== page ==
It's a detail from a vast mural, a little image of life in Baltimore that catches the corner of the eye, burns into memory, then vanishes. You could be walking a dog, driving a car. You could be jogging. You could be doing just about anything and happen by an eviction.
However ephemeral the image, however indifferent your attitude, the sight of an eviction lasts. It lingers in that place in the mind where memory and conscience meet.
You've seen it before: A mound of boxes and chairs and coffee tables and lamps and rugs, a little man-made knoll of upholstery and wood marking the site of another eviction. I saw one in Charles Village last week, one on East Madison Street the week before that.
Nothing extraordinary there.
In Baltimore last year, there were 6,416 evictions. Their number has been on the rise. There were 5,072 in 1987, and 6,016 in 1988.
Evictions are daily, fact-of-life events, gloomy little murmurs in the municipal heartbeat. Most of us see them from a distance. We have no real way of connecting to the disorganized, money-scarce lifestyle in which evictions are commonplace. Evictions are what happen to poor people, to the losers and the deadbeats.
The city, through its courts and its bureaucracy, has a long-established system for turning tenants out.
It starts with unhappy landlords. They go to court when their tenants don't pay. Nearly 187,000 times in 1989 landlords asked courts for "summary ejectments," constituting the first formal warning in the eviction process.
And nearly 187,000 times constables went to rented properties and tacked notices on tenants' doors. That might seem like a lot of taxpayer-financed dunning -- rent collection is a prime area for some serious privatization, don't you think? -- but that's the system.
If the first step fails, landlords go to court a second time to ask for an authorized eviction. In 1989, that happened 84,419 times. At that point most tenants got serious about paying their rent.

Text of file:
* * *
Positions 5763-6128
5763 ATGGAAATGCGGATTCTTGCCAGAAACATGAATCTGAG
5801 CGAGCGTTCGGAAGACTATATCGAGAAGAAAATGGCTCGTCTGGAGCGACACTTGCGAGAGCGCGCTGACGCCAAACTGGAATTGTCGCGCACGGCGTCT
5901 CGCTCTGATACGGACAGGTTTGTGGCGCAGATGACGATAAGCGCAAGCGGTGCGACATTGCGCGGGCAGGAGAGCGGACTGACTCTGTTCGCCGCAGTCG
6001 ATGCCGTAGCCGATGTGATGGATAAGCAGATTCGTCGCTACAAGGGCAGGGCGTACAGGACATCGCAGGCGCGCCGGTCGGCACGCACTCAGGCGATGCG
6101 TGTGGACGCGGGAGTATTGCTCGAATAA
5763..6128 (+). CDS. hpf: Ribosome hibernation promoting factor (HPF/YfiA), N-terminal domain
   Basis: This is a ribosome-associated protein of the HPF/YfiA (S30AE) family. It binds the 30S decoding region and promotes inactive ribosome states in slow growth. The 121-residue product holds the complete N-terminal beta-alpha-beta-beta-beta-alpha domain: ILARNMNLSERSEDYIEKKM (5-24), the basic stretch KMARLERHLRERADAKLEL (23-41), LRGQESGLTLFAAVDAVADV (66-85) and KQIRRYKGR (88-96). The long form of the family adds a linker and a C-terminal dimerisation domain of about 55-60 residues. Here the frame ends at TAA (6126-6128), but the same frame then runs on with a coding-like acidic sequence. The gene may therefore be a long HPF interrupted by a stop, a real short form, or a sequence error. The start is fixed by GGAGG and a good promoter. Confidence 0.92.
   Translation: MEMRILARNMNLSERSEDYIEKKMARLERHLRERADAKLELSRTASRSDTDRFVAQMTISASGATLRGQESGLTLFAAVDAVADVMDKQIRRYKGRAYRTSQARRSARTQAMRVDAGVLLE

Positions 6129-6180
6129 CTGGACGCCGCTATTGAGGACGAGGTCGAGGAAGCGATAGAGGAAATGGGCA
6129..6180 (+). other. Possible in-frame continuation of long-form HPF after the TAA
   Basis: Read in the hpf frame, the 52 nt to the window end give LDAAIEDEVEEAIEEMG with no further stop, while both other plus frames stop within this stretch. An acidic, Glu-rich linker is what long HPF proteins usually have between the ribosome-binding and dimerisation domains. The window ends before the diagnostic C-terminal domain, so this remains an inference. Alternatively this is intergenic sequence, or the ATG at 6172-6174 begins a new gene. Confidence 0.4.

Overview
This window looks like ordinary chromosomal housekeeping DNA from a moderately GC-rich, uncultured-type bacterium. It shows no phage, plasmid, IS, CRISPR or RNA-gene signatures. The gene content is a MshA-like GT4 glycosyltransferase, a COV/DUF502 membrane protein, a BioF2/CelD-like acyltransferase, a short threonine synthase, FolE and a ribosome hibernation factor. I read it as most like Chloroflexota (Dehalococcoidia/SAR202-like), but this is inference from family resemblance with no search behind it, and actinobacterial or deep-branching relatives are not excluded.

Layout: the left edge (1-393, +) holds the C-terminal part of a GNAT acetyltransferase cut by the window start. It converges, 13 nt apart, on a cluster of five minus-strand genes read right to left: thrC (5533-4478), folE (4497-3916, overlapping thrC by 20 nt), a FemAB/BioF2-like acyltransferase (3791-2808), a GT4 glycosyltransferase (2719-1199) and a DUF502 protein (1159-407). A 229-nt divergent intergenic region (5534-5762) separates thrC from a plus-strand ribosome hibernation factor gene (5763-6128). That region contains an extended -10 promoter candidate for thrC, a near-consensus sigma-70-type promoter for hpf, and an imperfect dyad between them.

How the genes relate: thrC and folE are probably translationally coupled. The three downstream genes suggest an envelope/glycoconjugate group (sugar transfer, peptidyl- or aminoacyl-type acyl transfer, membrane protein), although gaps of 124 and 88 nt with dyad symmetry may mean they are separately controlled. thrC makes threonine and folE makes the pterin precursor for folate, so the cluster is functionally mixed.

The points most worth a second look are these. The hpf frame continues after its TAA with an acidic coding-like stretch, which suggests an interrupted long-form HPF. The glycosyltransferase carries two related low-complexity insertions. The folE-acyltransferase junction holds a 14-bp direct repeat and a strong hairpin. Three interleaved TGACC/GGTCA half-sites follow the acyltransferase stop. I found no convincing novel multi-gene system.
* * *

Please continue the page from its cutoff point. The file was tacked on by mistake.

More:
But in 1989, there were 6,416 who did not pay. And that lead to 6,416 of those street-side eyesores. Constables executed court orders. Landlords brought in movers, and Baltimore had more than 6,000 mounds of upholstery and wood on its sidewalks.
That's not the end of process.
Within a few hours, other movers under contract with the city come along, clean the sidewalk and take the remaining property to a warehouse. Tenants have 30 days to reclaim their property. That's the way the system works in Charm City.
Now, under a cost-saving measure proposed by the Schmoke administration, the last courtesy will be dropped from the eviction protocol. The city wants to skip the 30-day storage routine and take an evicted tenant's property directly to an incinerator.
Because it costs money to move and store the property and very few tenants ever show up to reclaim it. In fact, out of the 6,416 evictions in 1989, tenants reclaimed their property from the warehouse only 126 times. Tenants were present at eviction only 1,678 times.
You could surmise many different things from this.
Maybe the real deadbeats take their valuables and leave what they don't want behind. It's equally possible that tenants can't afford to have all their belongings moved.
Maybe they don't know anyone with a truck, either.
Or perhaps, when tenants are not present -- as in three-fourths of evictions -- thieves pick through the goods to the point that only worthless merchandise remains. (In some cases, property remains on the street for hours before it is moved to the warehouse on 28th Street.)
Maybe tenants don't care.
Maybe they're too ignorant.
Maybe they don't know the system, or where their property is taken or how to get it back.
Maybe they're confused and angry, or frustrated.
Maybe they get bitter and leave, and never look back.
Who knows? No one for sure.
But the benefit of doubt is gone. The city looks at the numbers and decides it doesn't make fiscal sense to store "junk" for people who are so poor or stupid or irresponsible that they get evicted. Just burning the stuff will save the city about $1 million a year. And there's another advantage. All those eyesores -- about 6,000 annual reminders that some people in Baltimore can't pay their rent -- will disappear for good.